During the many dull passages—lengthy shots of fluttering insects and of birds wheeling over the scenic British countryside—in the latest Wuthering Heights, directed by the British filmmaker Andrea Arnold and now being released in the United States, I found myself wondering how anyone could have been convinced that what the culture needed was yet another cinematic treatment of Emily Brontë’s novel. If one counts feature films, TV mini-series, Luis Buñuel’s Abismos de Pasión (1954), and Kiju Yoshida’s Arashi Ga Oka (1988), audiences have had more than twenty opportunities to watch Brontë’s doomed lovers race across the wind-swept moors.
Most of the time, the world outside America consisted of three Is and (toward the end) a single C: the threat of a nuclear Iran, the need to stand with Israel, the wisdom of going into Iraq nearly a decade ago and of maintaining a troop presence there now, and finally the menace of job-stealing, currency-manipulating China. Europe surfaced just once, and then only in a list of regions where the US had strong alliances, alongside Africa and Asia. India, home to a billion people and a rising power, was mentioned not at all.
It’s a social policy that, many experts agree, has failed miserably since it was introduced more than forty years ago, tearing apart families and communities across the United States, consuming tens of thousands of lives abroad, and squandering huge sums of money. Yet hardly any national politician is willing to challenge it, and it’s been completely ignored during the 2012 presidential campaign. I’m speaking of the war on drugs.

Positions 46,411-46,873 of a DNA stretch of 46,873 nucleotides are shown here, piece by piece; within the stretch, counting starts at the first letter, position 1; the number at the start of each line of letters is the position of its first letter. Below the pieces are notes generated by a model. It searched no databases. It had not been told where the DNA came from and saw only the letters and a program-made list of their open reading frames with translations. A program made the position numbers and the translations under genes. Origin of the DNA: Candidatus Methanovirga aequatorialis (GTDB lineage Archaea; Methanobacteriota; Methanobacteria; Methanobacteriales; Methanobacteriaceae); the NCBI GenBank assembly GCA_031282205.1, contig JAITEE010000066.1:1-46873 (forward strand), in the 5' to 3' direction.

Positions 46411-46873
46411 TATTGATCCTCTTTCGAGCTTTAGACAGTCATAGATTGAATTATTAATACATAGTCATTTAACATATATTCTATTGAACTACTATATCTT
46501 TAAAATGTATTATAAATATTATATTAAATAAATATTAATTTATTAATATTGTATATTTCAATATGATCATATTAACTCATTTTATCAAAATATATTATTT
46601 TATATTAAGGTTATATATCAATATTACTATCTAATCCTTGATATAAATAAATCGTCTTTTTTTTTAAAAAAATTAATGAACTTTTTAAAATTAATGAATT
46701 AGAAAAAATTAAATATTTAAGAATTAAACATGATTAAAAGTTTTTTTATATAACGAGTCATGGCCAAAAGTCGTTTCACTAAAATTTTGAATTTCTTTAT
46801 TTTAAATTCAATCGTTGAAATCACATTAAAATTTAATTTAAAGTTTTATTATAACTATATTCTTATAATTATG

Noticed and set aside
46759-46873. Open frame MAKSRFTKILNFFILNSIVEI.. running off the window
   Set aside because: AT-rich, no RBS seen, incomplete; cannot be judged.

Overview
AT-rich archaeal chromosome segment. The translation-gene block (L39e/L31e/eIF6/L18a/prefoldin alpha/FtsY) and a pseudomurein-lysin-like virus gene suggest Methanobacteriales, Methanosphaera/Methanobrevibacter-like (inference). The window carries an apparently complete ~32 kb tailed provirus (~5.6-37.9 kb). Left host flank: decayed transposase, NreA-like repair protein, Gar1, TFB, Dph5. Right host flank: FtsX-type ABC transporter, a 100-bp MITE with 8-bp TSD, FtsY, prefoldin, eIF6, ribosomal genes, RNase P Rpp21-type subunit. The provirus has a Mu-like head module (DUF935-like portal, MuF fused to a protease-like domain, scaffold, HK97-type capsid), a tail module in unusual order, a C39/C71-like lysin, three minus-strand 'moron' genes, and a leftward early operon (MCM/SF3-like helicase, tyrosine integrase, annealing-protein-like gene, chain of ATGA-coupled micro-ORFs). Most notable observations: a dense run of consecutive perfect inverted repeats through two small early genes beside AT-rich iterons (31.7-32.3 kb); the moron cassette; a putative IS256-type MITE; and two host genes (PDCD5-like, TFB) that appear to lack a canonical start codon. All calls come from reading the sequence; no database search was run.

“Every photograph is a fake from start to finish,” the photographer Edward Steichen asserted in the first issue of Camera Work in 1903. In what amounts to a backhanded defense of photography as art, Steichen explained that “a purely impersonal, unmanipulated photograph” was “practically impossible.” “Faking It: Manipulated Photography Before Photoshop,” an exhibition now up at the Metropolitan Museum of Art (later traveling to the National Gallery and Houston’s Museum of Fine Art), makes a vigorous case for understanding the medium as Steichen did.
My Grandpa Mohammad built our house in Hasbaya on top of a hill. It was a typical two-floor Lebanese-style village home. The façade was covered in cut limestone squares and the roof consisted of red shingles. The kitchen, dining room, and living room were on the lower floor. Talking to my father today, his fondest memories always take him back to the summers they spent in Hasbaya. He says that it was there that he learnt to become a man. It was during the long hot and dry days that his endurance and vigor were tested.
I have no idea what Clint Eastwood had in mind when he dragged an empty chair up to the stage at the Republican Convention in Tampa last August. But I was thinking of that empty chair in Tampa as I watched Tuesday’s presidential debate at Hofstra University. Who do we want in the president’s chair, making decisions when the next crisis—and we know there will be a next crisis, and a next—erupts? An Oval Office occupied by Romney would suffer from a different kind of vacancy, a void of ideas or convictions, a sketchy foreign policy based on China-bashing and pandering to his old pal Bibi. That’s the empty chair that keeps me awake at night.